# An algorithm to generate all connectible pair combinations

In this thread I am seeking for an advice or a starting point on how to solve the following riddle. I need to come up with an algorithm which will generate all possible combinations, but I don't know where to start. In this example let's assume that we have 3 value pairs

1 2

2 3

3 1


The aim of a riddle is to make as much UNIQUE pair connections as possible. So the first KeyValuePair can connect on value 2 of second KeyValuePair, whereas second KeyValuePair can connect on number 3 of third KeyValuePair. Start and End key can not be the same. Here is a graphical representation of the expected result:

Valid combinations:

1 2  (1 - 2 connection)

2 3  (2 - 3 connection)

3 1  (3 - 1 connection)

1 2, 2 3 (1 - 3 connection)

1 2, 3 1 (2 - 3 connection)

2 3, 3 1 (2 - 1 connection)

Invalid combinations:

3 1, 1 2 (3 - 2 connection, duplicate)

2 3, 1 2 (3 - 1 connection, duplicate)

3 1, 2 3 (1 - 2 connection, duplicate)

1 2, 2 3, 3 1 (connection: 1 - 1, not unique, 'Start' and 'End' key can not be the same)


I hope I did not miss anything :). A graphical representation of joining would be:

Pair 4 1 was added for the sake of demonstration. In a real world application I expect there to be 100+ pairs. Therefore an algorithm must be efficient. Also (sorry if this is too much) I will need to make sure that there are no more than 3 pairs in a chain (therefore above image is not entirely correct)! But this requirement can be ignored right now, for the sake of simplicity. How to design an algorithm like this?

EDIT: Based on comment replies I think I need to provide additional explanation of the real use-case for this algorithm. In reality there will be currencies instead of numbers. So EUR/USD is 1 - 2, USD/RUR is 2 - 3, RUR/EUR 3 - 1, in that case (EUR/USD - USD/RUR) is also 3 - 1, but fundamentally it is different kind of conversion! What we are searching here is basically how every currency can be converted to any other currency. For that same reason EUR/USD - USD-RUR - RUR/EUR (= EUR/EUR) is not a valid case. Hope that explains it a bit better.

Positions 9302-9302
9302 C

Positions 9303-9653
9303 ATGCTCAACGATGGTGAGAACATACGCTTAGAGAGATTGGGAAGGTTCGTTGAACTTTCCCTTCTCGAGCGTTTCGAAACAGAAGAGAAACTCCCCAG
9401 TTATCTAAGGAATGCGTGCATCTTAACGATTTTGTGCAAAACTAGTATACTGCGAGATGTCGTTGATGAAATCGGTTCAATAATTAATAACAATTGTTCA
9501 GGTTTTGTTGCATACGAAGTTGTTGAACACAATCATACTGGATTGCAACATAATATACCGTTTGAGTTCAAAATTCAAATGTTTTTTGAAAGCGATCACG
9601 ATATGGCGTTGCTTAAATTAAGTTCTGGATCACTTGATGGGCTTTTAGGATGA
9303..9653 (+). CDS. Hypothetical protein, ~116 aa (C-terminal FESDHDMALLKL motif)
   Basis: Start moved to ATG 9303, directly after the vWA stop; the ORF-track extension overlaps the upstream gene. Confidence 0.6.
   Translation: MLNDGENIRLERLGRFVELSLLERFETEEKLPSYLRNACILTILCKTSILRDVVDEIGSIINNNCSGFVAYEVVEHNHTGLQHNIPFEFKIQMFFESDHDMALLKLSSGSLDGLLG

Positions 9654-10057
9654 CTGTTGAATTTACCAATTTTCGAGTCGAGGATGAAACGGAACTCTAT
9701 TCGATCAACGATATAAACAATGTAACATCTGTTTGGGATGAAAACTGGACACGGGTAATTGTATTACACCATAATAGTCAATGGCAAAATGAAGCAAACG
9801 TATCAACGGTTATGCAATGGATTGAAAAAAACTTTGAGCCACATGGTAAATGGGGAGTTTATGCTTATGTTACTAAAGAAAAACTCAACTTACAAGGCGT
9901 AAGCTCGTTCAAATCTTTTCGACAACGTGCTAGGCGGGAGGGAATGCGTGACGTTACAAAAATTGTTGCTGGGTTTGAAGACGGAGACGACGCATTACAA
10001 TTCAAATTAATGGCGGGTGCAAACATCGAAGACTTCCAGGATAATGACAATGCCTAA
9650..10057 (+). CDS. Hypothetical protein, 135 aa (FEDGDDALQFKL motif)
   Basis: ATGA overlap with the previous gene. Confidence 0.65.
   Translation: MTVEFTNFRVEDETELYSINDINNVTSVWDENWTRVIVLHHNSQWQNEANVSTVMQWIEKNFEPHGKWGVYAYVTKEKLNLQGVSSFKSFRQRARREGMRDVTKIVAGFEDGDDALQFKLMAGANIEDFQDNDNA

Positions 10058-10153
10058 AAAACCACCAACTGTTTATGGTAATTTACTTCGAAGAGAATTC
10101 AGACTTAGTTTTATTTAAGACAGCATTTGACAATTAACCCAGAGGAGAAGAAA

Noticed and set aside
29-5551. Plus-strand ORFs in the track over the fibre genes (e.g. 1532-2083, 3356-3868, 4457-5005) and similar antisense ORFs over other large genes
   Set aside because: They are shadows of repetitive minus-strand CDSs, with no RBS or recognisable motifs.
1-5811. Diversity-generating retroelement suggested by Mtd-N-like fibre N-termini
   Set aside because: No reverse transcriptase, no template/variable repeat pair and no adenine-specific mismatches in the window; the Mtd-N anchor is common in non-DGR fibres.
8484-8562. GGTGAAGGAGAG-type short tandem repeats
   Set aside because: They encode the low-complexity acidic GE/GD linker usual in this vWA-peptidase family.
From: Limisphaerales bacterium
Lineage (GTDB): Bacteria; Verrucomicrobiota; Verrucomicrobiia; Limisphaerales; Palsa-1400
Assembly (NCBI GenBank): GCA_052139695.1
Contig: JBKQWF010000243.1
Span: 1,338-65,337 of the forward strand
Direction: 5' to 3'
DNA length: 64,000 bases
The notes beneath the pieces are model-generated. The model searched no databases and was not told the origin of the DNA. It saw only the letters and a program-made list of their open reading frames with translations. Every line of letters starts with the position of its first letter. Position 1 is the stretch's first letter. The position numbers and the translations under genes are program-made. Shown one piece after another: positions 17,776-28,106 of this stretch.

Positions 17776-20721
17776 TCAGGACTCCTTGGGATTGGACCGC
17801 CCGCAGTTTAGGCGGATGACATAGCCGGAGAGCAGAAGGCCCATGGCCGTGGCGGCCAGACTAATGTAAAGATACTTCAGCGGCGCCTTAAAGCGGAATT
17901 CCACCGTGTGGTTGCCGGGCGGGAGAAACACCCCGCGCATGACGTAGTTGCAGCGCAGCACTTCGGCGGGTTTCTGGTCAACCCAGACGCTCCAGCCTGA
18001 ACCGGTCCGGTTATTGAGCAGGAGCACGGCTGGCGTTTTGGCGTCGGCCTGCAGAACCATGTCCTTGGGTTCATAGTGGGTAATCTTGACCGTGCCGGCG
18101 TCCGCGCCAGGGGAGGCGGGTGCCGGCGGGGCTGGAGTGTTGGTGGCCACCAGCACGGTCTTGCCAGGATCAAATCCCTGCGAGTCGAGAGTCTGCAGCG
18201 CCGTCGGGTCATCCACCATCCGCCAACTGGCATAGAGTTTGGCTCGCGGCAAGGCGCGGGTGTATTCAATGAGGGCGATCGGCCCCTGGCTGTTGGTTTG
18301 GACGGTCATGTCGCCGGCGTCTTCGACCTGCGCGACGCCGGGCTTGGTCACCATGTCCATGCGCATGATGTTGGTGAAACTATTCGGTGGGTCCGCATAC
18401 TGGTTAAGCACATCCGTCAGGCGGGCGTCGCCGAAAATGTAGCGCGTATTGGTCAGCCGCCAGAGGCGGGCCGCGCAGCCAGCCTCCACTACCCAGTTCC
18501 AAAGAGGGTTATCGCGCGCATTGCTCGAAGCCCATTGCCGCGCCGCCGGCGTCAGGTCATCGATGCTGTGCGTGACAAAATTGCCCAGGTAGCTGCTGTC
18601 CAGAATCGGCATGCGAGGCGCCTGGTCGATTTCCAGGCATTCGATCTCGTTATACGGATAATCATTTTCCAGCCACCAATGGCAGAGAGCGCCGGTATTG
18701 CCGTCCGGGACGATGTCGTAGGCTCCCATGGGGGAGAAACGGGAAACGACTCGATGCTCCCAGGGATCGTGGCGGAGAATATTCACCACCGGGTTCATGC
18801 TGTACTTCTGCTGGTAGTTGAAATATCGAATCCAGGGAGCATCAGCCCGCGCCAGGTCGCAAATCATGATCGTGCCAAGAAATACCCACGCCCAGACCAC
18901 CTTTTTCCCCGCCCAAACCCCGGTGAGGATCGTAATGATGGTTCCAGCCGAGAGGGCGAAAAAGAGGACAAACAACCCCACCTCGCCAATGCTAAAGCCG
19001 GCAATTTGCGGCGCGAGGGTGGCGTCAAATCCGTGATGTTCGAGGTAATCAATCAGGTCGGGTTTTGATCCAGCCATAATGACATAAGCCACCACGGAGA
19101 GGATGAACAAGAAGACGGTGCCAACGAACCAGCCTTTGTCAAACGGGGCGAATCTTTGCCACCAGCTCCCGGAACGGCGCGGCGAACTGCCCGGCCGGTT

• I think much can be gained here by properly stating the problem. Given $(a_1, b_1), \dots, (a_n, b_n)$, what exactly is the desired output? – Raphael Dec 19 '17 at 16:27
• I'm also unable to understand your problem. – Yuval Filmus Dec 19 '17 at 21:40
• Why is 2-3 connection not considered duplicate in your example? – Albert Hendriks Dec 19 '17 at 23:01
• @YuvalFilmus I have added an edit, please check it out. Let me know if any additional details are needed. – Alex Dec 20 '17 at 11:47
• @AlbertHendriks please check an edit – Alex Dec 20 '17 at 12:34

Model the whole thing as a directed graph.

• Currences are nodes.
• Conversions are edges.
• Conversion factors are edge weights.

So, in your example, you'd have nodes EUR and USD, and edges from EUR to USD with weight 2 resp. from USD to EUR with weight 1/2.

Now, every (directed) path from one currency to another represents a potential series of conversions, and the total conversion factor is the product of all traversed edge weights.

Note that, in general, there are super-exponentially many such paths so you probably do not want to list them all. Furthermore, finding the "longest" path may be NP-hard.

• Wow, I never looked at this problem that way! I can't wait to try that algorithm out. This is a perfect starting point, thank you! – Alex Dec 20 '17 at 12:41
• Regarding Note that, in general, there are super-exponentially many such paths so you probably do not want to list them all. As I meantioned in my initial question - I do not necessary need to build chains with more than 2 conversions in it (i.e. 12 - 23 - 34 is maximum). So this should not be a problem. However, I expect some problems with duplicate conversions. I think duplicates will need to be cleared up afterwards as the last step. – Alex Dec 20 '17 at 12:52